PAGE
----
Category: Pituitary Disorders/Neuroendocrinology

Monitor: 19

19 - CYCLIC CUSHING SYNDROME IN A 60 YEAR OLD WOMAN

Thursday, Apr 25
12:30 PM – 1:00 PM

Objective : To present a case of cyclic Cushing's syndrome (CSC) in a 60-year-old patient


Methods : The clinical and paraclinical characteristics of the patient are presented


Results : Woman, 60 years old, HTA for 15 years and T2DM 3 years ago which partially controls with metformin. She reports that she starts illness with facial erythema spread to the bilateral malar region and presented full moon facies, a increase in the abdominal perimeter with abdominal red striae> 1cm, dorsal hump, ecchymosis in the lower extremities, and emaciation of the extremities. . Analytical: UFC: 290ug/24h (VN: 21-85) and ACTH: 55pg/ml (0-46). His hospitalization was decided for study. Loss of the circadian rhythm of cortisol was found; serum cortisol post Dexa2: 16.6ug/dl; Serum Cortisol post Dexa8: 1.48 ug/dl. Pituitary MRI: no adenoma. Given the results, it was proposed to perform IPSS, which was not accepted by the patient, initiating treatment with cabergoline and ketoconazole, which was suspended due to an adverse event. A year later she presented serum cortisol Dexa2: <1ug/dl, leaving discharge with a diagnosis of Cushing's syndrome to be considered cyclic. At follow-up, three years later, a new MRI revealed a 7x3mm microadenoma in the right hypophysis, undergoing IPSS after confirmation of hypercortisolism (baseline serum cortisol: 33.8ug/dl, serum cortisol Dexa2> 1.8ug/dl), IPSS with vasopressin demonstrated a ACTH central hypersecretion without being able to define laterality. The patient underwent transsphenoidal adenomectomy, finding a 6 mm tumor in the right hemihypophysis, which resulted: a solid-pattern pituitary adenoma with more than 90% ACTH-positive cells. Their controls at 3 and 6 months show normal values of serum and urinary cortisol, without signs of hypopituitarism and gradual decrease in clinical characteristics.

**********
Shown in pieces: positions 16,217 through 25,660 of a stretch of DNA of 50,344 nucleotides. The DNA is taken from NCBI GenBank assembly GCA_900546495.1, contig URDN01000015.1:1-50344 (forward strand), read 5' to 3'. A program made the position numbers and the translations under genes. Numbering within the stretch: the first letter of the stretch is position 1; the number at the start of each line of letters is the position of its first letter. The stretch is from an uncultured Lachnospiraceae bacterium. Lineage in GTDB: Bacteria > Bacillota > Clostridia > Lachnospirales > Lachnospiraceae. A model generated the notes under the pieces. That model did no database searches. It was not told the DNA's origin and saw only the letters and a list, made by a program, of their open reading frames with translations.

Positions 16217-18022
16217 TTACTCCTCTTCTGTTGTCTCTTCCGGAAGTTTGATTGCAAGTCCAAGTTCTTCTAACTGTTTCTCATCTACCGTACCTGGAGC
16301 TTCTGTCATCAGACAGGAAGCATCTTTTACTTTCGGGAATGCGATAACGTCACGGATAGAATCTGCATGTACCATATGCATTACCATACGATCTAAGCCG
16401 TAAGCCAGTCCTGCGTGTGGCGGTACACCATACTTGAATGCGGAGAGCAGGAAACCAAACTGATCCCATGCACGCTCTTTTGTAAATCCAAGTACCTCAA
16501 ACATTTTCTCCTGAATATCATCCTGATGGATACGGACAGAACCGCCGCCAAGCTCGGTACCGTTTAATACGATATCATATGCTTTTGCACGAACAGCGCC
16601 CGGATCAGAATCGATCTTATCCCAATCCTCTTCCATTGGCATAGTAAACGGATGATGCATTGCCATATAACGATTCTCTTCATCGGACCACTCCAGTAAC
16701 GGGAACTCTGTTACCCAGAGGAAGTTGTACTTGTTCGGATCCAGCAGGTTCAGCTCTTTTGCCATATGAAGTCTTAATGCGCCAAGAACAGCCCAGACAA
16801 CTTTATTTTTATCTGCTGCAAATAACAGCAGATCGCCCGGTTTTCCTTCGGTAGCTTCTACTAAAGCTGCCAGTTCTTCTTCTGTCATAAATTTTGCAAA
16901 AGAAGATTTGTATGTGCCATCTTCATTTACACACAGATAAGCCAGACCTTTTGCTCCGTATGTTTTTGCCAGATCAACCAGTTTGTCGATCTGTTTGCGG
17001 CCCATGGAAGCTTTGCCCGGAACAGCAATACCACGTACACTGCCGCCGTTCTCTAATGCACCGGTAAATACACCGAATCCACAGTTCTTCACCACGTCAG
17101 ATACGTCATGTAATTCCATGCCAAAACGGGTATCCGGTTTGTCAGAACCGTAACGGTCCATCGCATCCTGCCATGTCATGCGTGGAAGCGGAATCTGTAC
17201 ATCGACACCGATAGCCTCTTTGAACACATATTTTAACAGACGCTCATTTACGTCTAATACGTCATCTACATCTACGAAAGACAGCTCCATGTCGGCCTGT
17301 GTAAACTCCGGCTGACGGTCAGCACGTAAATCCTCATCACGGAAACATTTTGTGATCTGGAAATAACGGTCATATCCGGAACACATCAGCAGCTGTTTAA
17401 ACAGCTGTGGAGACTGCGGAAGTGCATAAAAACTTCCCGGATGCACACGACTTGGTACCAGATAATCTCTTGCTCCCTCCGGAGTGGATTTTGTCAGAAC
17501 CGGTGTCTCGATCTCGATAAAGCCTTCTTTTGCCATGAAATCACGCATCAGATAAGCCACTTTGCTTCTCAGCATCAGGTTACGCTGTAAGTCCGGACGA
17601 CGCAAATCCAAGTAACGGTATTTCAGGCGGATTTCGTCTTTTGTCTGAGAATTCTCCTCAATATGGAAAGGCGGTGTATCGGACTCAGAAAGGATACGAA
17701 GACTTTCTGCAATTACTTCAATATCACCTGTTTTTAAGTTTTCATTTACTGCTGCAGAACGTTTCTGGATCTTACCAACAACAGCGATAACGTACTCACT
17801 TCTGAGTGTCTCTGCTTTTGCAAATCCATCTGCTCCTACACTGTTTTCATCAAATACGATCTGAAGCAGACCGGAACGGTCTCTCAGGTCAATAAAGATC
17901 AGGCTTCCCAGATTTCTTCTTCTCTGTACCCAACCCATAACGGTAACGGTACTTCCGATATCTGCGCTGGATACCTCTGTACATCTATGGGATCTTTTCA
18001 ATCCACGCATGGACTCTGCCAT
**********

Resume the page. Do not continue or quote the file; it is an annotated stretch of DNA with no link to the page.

Discussion : A true SCC is accepted as such if it shows two peaks and a valley of cortisol production. It is usually caused by a Cushing's disease but it can also be caused by an ectopic tumor that secretes ACTH or an adrenal adenoma. This condition should be suspected in patients who present signs and symptoms of Cushing but with discrepant biochemical findings, patients who do not have an adequate response to dexamethasone suppression tests.


Conclusion : The diagnosis of SCC requires a high index of suspicion.

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Jose L. PAZ-IBARRA

ENDOCRINOLOGIST
HOSPITAL NACIONAL EDGARDO REBAGLIATI - UNIVERSIDAD NACIONAL MAYOR DE SAN MARCOS. LIMA - PERU
Lima, Lima, Peru

PERUVIAN ENDOCRINOLOGIST, UNIVERSITY TEACHER, ACTIVE MEMBER OF AACE, AREAS OF INTEREST NEUROENDOCRINOLOGY, THYROID, ENDOCRINOLOGY OF REPRODUCTION AND BONE MINERAL METABOLISM

Cesar Alatrista

ENDOCRINOLOGY RESIDENT
HOSPITAL REBAGLIATI - LIMA - PERU, Lima, Peru

RESIDENT IN ENDOCRINOLOGY